And while guitar licks and solos make up most of what we consider “lead guitar playing,” the riff is definitely on the rhythmic side of things.

What this means for you is that while a riff can, (and, according to my taste, should) be melodic—like both the riffs in Enter Sandman and Smoke On the Water are—the main role of the riff is to serve as a rhythmic basis while other instruments or the singer are providing the main melody.

3. The base of a musical composition

Since the riff is rhythmic, but can also have a melodic element to it (unlike drums, for instance, which provide the pulse of the song but are extremely restricted when it comes to creating melodies), in a lot of Rock, Punk, Blues and Heavy Metal, the riff is literally the base of the song.

Now, the guitar is not the only instrument that can play riffs.

If you listen to the bass guitar and the rock organ in Smoke on the Water, you’ll notice they’re also playing riffs that either complement or are a variation of, the guitar riffs.

What this means when it comes to riff writing is that while it’s awesome to write a great and memorable riff, your main role is not to steal the show but to provide a back-up for a singer, a guitar solo, a keyboard, or some other instrument that will provide the main melody of the song.

How to riff on guitar

In other lessons, which you can find here and here I show you specific methods, you can use to get to the level where you can write as many guitar riffs as you want at will.

In this lesson, since we touched on the topic of repetition in different forms and variations, I will, as an example, compose a riff and then repeat that same theme with rhythmic and melodic variations.

The following is the original riff and includes the main rhythmic, as well as melodic, theme, which will be followed by variations on this main theme in the riffs that follow.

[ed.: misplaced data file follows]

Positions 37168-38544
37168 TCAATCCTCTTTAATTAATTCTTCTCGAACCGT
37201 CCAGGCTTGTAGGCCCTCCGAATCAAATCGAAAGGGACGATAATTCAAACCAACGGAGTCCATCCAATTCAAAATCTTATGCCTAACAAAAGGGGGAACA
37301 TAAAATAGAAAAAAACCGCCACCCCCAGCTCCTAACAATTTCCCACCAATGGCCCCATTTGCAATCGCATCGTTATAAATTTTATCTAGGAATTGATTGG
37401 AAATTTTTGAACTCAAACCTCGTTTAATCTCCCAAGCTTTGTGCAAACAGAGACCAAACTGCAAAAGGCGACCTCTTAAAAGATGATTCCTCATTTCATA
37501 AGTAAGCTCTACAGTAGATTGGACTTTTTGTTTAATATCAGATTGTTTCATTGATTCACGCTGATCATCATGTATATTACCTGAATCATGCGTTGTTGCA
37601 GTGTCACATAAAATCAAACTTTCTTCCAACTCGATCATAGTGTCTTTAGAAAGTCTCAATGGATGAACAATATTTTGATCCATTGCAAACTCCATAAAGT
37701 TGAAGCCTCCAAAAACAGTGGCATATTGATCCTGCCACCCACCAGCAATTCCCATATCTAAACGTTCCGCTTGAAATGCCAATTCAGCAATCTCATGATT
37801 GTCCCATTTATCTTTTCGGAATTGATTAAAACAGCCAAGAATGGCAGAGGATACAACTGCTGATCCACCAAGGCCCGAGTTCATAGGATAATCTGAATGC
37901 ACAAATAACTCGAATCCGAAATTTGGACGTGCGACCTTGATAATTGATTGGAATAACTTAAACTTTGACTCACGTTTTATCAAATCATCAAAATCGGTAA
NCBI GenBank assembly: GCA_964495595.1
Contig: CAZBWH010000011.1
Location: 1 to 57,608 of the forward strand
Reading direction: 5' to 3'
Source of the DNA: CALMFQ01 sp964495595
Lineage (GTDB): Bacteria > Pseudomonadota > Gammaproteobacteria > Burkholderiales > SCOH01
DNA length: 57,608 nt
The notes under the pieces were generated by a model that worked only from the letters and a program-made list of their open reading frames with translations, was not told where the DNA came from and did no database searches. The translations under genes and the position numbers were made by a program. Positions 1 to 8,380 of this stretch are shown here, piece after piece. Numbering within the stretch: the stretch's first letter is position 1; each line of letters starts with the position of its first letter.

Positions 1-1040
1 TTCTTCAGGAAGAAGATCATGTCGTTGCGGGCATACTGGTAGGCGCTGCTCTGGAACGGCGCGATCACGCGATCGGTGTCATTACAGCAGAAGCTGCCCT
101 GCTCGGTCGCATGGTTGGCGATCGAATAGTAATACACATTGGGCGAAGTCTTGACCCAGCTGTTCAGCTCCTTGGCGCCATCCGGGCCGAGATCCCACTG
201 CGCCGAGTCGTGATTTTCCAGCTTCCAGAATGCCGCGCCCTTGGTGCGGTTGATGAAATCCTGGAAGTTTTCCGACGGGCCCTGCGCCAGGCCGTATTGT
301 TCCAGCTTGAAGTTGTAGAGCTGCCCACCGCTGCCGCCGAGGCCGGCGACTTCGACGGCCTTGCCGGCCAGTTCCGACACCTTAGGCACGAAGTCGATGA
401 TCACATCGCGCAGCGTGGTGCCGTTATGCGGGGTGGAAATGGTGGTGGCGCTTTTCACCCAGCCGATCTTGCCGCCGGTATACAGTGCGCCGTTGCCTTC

You may notice that even within this 4-bar guitar riff itself, there is repetition in the rhythm—bars 2 and 3 have exactly the same rhythm, while bars 1 and 4 have a very similar rhythm.

Tabs created with Guitar Pro

In the first variation of this guitar riff, I’m keeping the first 3 bars exactly the same, but I change the chords, the rhythm in the last bar, as well as use palm muting technique on those chords.

In the next variation, I’m doing the opposite—keeping the last bar exactly like that of the original first riff but making small alterations to the rhythm in the first 3 bars.

In the last variation, the changes are not rhythmic but melodic; that is, I change some notes or the order of some notes, but keep the same rhythm.

Now that you know what guitar riffs are

In this lesson, I’ve shown you what a guitar riff is, how to create one, and explored the theme of motif and variation.

The next step to learning how to write great guitar riffs is to start writing a lot of them while you keep working on your phrasing and technique to improve their quality.

If you work on both the creative and the technical side of things, you’ll probably become good at guitar riffing sooner than you may think!

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2 thoughts on “What are guitar riffs (how to create your first riff)”

  1. Thanks for the article. I have been asked several times how to define and teach guitar riff writing. Mastering the skill of composing powerful and catchy guitar riffs is one of the most important skills for modern guitar player.